If you have watched the Ken Burns documentary The Civil War you might remember Sullivan Ballou. The Union officer stole the show with the letter he wrote to his wife Sarah a week before he was killed at the First Battle of Bull Run.
Read the entire letter here.
Over at Common-Place, historian James Broomall tells the story of Sullivan Ballou’s body:
Ballou’s body, buried in late July 1861 at Sudley Church near the Bull Run battlefield, did not rest in peace. Sometime after the battle, rebel soldiers dug up the remains of United States troops. According to local Blacks who witnessed the scene, the Confederates first searched for buttons as souvenirs. Their work then turned far more macabre. They started collecting bones. One soldier proclaimed that he intended to use a skull as a “drinking-cup on the occasion of his marriage.” Bull Run initiated many a soldier into the bloody world of combat. Horrified and exhilarated by the encounter, they transferred their mixed emotions into the collection of objects with violent histories. However terrible these acts, Sullivan Ballou suffered a worse fate: Confederates disinterred, beheaded, and then burned his corpse.
Ken Burns never related the fate of Sullivan Ballou’s body. To do so would have spotlighted an uncomfortable part of Civil War history marked by violence and brutality. Perhaps the master documentarian should not be faulted. The incident, well-publicized during the war years, has largely been forgotten. Simon Harrison, one of the few scholars who has written about the collection of bones in war, maintains that the “Confederate soldiers and their supporters who collected Northern skulls did so because their political interests were predicated on representing Southerners and Northerners as two different peoples.” Harrison’s argument is convincing. But the incident also speaks to a broader cultural shift. The existential crisis of civil war challenged, though never overturned, the nineteenth-century’s prevailing culture of romanticism. Soldiers’ reports from the front, citizens’ encounters with the aftermath of battle, and the circulation of objects with violent histories created narratives of war that were marked departures from conventional accounts of war grounded in heroism and glory. Only by placing Ballou’s sentimentalist letter in tension with his dismembered body can Civil War Americans’ layered discourse be fully revealed.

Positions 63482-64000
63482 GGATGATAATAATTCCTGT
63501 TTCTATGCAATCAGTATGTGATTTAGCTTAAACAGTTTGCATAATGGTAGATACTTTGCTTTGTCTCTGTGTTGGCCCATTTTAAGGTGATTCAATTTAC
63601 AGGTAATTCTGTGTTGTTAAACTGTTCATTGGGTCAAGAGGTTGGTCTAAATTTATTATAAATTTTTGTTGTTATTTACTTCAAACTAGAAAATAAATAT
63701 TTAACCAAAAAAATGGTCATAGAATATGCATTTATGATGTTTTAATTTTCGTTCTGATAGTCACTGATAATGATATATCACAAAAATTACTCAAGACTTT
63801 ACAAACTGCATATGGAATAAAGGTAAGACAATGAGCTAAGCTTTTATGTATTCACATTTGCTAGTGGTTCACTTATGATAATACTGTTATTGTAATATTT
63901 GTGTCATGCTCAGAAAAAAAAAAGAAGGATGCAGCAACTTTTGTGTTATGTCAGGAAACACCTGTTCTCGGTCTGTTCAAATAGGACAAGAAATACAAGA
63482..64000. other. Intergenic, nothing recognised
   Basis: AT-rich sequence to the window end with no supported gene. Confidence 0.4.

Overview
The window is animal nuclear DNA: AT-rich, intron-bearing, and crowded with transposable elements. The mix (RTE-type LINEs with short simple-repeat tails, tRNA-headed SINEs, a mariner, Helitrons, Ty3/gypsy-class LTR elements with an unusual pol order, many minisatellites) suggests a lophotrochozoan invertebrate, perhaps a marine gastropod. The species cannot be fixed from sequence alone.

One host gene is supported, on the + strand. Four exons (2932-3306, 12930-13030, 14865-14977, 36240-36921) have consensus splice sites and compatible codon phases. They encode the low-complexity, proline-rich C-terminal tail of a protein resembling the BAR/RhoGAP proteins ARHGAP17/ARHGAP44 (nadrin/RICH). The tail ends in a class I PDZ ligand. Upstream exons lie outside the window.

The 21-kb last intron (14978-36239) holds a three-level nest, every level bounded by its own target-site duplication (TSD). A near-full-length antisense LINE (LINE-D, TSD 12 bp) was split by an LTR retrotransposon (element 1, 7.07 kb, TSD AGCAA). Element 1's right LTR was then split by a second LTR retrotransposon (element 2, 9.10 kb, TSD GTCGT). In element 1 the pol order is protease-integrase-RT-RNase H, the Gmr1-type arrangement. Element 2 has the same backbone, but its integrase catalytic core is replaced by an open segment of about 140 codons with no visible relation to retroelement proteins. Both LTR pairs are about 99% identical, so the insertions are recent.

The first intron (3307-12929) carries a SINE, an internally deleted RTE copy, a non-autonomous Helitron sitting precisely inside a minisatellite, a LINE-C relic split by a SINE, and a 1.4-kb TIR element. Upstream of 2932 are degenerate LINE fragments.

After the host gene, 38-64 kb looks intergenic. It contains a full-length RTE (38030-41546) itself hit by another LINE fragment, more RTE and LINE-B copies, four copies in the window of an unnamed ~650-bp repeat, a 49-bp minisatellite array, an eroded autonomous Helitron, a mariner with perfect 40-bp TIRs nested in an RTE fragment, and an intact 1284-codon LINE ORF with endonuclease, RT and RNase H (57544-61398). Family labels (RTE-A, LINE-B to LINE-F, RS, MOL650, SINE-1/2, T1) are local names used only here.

It is worth pausing here, though, to note that the removal and display of human remains intersects with a long history. On the one hand, white Americans, and their English forebears, had a history of taking and displaying skulls as acts of domination. New Englanders affixed the head of Philip, a Wampanoag leader, on a post outside Plymouth, Massachusetts, in 1676. And in 1838, Dr. Frederick Weedon took the personal effects of the Seminole warrior Osceola and then removed his head. At different points in the American South, enslavers displayed Blacks’ heads as warnings against resistance. On the other hand, Europeans and Americans had long kept bones as relics or artifacts of curiosity. Beginning around 1200, the new Gothic architectural style within European churches accorded privileged spaces for the body parts of saints. Holy relics and human remains were essential parts of religious life. Much later, during the Revolutionary era, avowed Loyalist David Redding was caught trying to steal muskets at Bennington, Vermont. He was executed for the crime in 1778. A local resident, Dr. Jonas Fay, collected the body and preserved the skeleton. After being conveyed to another family, the bones ended up back in Bennington at the Historical Museum before eventual reburial. Thomas Paine’s skeleton suffered a similar fate. Disinterred from an American burial plot, the bones ended up in England. They were distributed among different people, some lost or destroyed, others collected and displayed.
Confederates’ quest for bones thus connects to a bizarre history of the use, and misuse, of human remains. Bones from the Bull Run battlefield were taken as acts of domination and displayed as trophies of war. However macabre, human remains became part of the deeply variegated material culture of war. The gravity of civil war and the conditions it generated resulted in “a massive traffic in objects,” as historian Joan Cashin observes, “prompting the redistribution of millions” of objects of war. Bayonets and bullets, fragments from famous trees and notable buildings, articles of clothing and military accoutrements all featured prominently. Human skulls were another matter entirely.
Read the rest here.